I stepped on the scale in the predawn hours of the day, looked down at the result, and sighed.
“I may have to give up Extra-toasty Cheez-Its for Lent.”
I smiled at the memory of my days as a practicing Catholic and the annual practice of giving up something for the 40 days before Easter as a reminder of the suffering of Christ on the Cross and His sacrifice on our behalf. Its purpose was to loosen one's hold on the things of this world and focus attention instead on its Savior. Clearly the scale was telling me I needed to loosen my hold on my box of crackers, and I always need more of Jesus in my sights. Lent is meant to be a serious and reflective season rather than a particularly happy one, but the “Fish on Friday” result of abstaining from eating meat on that day of the week during the Lenten season was always my favorite Catholic tradition and are three words I have lived by with delight to this day. Looking forward to a fish sandwich of baked cod in a toasted bun for dinner that night made it easy to push thoughts of cheesy crackers aside. Eagerly I signed on and hoped that on Easter morning when I again stepped on the scale I would see positive physical results as well as spiritual ones.
Somewhere in the multiple decades of my life my pursuit of God changed from following a list of rules to forming a real relationship with the Creator of the world Himself. Now my life is governed by my love for Him that grew out of the realization of His love for me, and my actions are guided and motivated by that love. One result of our ever-growing friendship is that He leads me along the path I am to follow with challenges that are fun and motivational, rather than difficult or restrictive. He was fine with my “giving up” something that was cluttering my life and expanding my waistline, but suggested I put my focus on “giving out” every day of the period as well. I was to try to find ways to show His love every day in some way.
Perhaps it was not by accident that I was reading Max Lucado's book Begin Again at this same time, and that I came across his assertion that “the works of mercy are simple deeds.” God wasn't looking for me to pull off some grand feat of bravery or large monetary expense to prove my devotion so much as to simply put others before myself in some way as an offering of love. It's a devotion to small acts or kindness that are heroic in God's eyes and garner His attention.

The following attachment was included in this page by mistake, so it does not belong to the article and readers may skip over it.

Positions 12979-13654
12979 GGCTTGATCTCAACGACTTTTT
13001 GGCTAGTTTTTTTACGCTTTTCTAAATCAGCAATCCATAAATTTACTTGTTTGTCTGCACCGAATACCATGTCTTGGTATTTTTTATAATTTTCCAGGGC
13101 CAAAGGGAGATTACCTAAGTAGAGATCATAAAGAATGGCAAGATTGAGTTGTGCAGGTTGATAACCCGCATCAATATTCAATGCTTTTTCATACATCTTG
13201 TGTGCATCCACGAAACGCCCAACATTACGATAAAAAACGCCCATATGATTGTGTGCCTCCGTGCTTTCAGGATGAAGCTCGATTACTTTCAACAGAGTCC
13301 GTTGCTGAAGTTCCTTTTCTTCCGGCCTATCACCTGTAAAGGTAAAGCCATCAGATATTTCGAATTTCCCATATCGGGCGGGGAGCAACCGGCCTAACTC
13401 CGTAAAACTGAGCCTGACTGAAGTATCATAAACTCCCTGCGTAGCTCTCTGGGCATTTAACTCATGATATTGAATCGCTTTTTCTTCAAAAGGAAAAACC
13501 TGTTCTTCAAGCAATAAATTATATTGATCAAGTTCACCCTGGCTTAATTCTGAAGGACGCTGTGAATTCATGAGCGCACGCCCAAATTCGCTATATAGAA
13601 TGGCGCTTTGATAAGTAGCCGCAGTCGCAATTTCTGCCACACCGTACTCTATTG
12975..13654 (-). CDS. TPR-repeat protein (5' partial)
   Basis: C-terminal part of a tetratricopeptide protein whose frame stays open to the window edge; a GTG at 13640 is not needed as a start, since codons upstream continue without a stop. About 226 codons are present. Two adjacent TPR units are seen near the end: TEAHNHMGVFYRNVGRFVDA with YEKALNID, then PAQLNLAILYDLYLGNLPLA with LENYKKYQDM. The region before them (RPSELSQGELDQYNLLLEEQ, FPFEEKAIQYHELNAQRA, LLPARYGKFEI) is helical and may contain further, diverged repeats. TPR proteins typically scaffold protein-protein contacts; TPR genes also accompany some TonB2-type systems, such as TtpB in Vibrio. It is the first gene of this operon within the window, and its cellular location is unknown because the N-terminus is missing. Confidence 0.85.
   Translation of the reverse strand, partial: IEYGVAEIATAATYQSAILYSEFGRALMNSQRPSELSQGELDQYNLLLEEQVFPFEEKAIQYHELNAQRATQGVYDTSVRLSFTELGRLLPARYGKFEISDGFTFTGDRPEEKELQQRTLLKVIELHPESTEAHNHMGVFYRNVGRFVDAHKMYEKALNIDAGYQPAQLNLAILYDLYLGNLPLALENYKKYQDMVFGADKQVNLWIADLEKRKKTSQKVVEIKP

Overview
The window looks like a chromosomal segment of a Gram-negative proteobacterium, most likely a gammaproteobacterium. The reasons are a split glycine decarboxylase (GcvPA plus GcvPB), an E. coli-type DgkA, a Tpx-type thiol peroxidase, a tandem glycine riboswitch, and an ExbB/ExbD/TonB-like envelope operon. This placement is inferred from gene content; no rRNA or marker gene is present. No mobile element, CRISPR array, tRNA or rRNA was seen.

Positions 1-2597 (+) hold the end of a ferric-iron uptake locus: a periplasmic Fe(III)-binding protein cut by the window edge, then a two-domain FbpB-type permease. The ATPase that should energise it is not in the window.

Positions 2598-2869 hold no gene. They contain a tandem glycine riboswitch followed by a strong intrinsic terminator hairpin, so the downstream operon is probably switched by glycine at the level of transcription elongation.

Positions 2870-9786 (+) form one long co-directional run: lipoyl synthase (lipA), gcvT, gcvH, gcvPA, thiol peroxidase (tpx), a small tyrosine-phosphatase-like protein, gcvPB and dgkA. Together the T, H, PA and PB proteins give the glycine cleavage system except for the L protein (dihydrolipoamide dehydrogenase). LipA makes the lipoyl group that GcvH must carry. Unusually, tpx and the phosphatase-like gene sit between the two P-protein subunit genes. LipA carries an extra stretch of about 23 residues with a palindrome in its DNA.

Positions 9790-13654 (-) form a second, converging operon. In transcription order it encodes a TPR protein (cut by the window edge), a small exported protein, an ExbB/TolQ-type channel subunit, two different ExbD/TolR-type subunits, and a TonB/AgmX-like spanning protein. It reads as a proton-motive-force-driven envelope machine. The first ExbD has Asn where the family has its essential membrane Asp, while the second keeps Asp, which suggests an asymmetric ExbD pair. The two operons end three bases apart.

In the hours that followed that day He gave me some examples. I was manning the self-scan booths at my grocery store when a lady signaled to me that she was ninety-three cents short on her bill and was going to run to her car to gather up some loose change. The man who was putting cash in the machine next to hers simply pulled a dollar bill out of his already open wallet and handed it to her with a smile. Another time later in the day I noticed that movement out the front door was slow because people were inviting others to exit ahead of them with a smile and a wave of the arm instead of shoving their way through in the usual hurry to get out and on with the day. There were others who stopped to help pick up items dropped by somebody else, unload a cart, or simply wait patiently with a smile when somebody in the line ahead of them required a little bit of extra time; all simple examples of actions that God sees and takes note of.
In his book, Max asserts that eventually each one of those actions will be recounted, remembered, and rewarded. So he encourages us to make a list while on earth that will take some time to get through in Heaven. No worries; you've got all eternity with Him to review what you did with the life and breath and love He gave you.
I like my Cheez-Its extra-toasty. But I love that God can use even the description on a box of crackers to challenge me to give a little extra to a world that needs the Love I tend to hold all to myself. How great to stand in heaven with empty hands because my heart was full and I gave all His Love away.
“And the King will answer and say to them, 'Assuredly, I say to you, inasmuch as you did it to one of the least of these My brethren, you did it to Me.'”
(Matthew 25:40 NKJV)